Thursday, September 17, 2009

In Search of the Credible News Source

The editor of the Commuter, Ryan Henson, is working on a story about media credibility and trust, and how news consumers can find what they need, namely, reliable news and information.

In his quest, he sent me a couple questions for comment. Here's how I responded:

1. What are some responsible ways that we, as citizens, can stay informed?
The best way to stay informed is to be open to a diversity of news and information sources, from NPR to newspapers, both print and online; from cable TV to network newscasts; from local TV news to area radio; as well as magazines and the advertising all around us.

Too often we get locked into the same sources of information, which can restrict the points of view we read, see and hear. It's immensely beneficial to be aware of what all sides are saying, especially on controversial issues, such as health care, the bailout and spending on higher education.

2. How do you feel about the current handling of news events by the media? If anything, what should they do differently?
Different media appeal to different people. While I may not agree with opinions expressed on CNN, or NPR or Fox, there are many other information consumers who do. Media is a business, after all, and one of its chief concerns is building and maintaining an audience.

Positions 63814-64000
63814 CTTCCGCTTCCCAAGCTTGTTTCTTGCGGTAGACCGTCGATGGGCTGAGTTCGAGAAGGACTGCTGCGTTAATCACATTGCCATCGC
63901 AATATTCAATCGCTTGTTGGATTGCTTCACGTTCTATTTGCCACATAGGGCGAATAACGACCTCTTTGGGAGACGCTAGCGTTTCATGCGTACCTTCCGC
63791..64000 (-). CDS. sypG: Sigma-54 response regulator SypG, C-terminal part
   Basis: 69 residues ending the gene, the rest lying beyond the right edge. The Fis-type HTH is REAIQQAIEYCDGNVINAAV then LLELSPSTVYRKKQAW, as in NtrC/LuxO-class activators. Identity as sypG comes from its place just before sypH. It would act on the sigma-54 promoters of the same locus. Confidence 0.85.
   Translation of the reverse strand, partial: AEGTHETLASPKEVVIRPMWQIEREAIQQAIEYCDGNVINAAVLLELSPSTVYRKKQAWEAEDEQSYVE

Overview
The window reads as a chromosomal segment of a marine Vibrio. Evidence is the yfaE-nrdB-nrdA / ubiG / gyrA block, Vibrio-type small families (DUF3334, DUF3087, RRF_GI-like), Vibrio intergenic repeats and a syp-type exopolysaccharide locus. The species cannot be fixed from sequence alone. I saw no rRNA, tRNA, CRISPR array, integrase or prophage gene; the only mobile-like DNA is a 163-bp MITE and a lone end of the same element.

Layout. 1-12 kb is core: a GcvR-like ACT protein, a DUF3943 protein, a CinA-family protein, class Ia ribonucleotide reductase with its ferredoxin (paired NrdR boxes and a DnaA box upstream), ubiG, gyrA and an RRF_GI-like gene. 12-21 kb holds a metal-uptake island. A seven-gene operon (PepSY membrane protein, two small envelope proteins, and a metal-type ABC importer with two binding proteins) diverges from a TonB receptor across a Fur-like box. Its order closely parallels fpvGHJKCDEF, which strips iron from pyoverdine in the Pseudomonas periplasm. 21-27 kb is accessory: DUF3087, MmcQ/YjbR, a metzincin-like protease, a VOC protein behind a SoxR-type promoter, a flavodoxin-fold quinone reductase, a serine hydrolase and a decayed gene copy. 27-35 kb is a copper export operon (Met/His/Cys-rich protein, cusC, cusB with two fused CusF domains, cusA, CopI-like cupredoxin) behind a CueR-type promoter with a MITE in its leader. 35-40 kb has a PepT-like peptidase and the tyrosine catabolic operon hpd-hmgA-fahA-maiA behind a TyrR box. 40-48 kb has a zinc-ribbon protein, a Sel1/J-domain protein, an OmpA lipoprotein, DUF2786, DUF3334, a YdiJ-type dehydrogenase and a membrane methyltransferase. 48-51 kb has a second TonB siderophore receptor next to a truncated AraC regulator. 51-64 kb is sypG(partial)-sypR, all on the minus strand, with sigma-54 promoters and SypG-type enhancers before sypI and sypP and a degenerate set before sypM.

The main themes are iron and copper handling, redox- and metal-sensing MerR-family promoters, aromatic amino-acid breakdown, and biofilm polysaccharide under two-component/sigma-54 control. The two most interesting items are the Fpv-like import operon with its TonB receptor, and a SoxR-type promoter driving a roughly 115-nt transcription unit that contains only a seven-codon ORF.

In the end, each media outlet establishes its own level of credibility. It's up to consumers to decide how much they are willing to believe. That's why it's so important for people to be savvy information processers. Don't believe everything you see, hear or read. Get the whole story before making up your mind.
How would you answer Ryan's query?


(Photo credit: "Trust" by SeenyaRita courtesy of


Luke Ketter said...

Here's a question Rob. Since it seems that more and more information and news reporting is becoming big business isn't it a fear that no matter what we are somehow missing out on something? With so much news based of bringing in more viewers, readers, etc how do you find anything that's not slanted and biased?

Rob's Media Blog said...

Good question. This involves some trial and error. You need to evaluate the source: Was the information accurate? Was it timely? Was it useful? Did the news source consistently deliver?

Not all media can live up to such a standard 100% of the time, but we all have to settle on our own comfort level. The days are certainly gone when we could rely on a single source.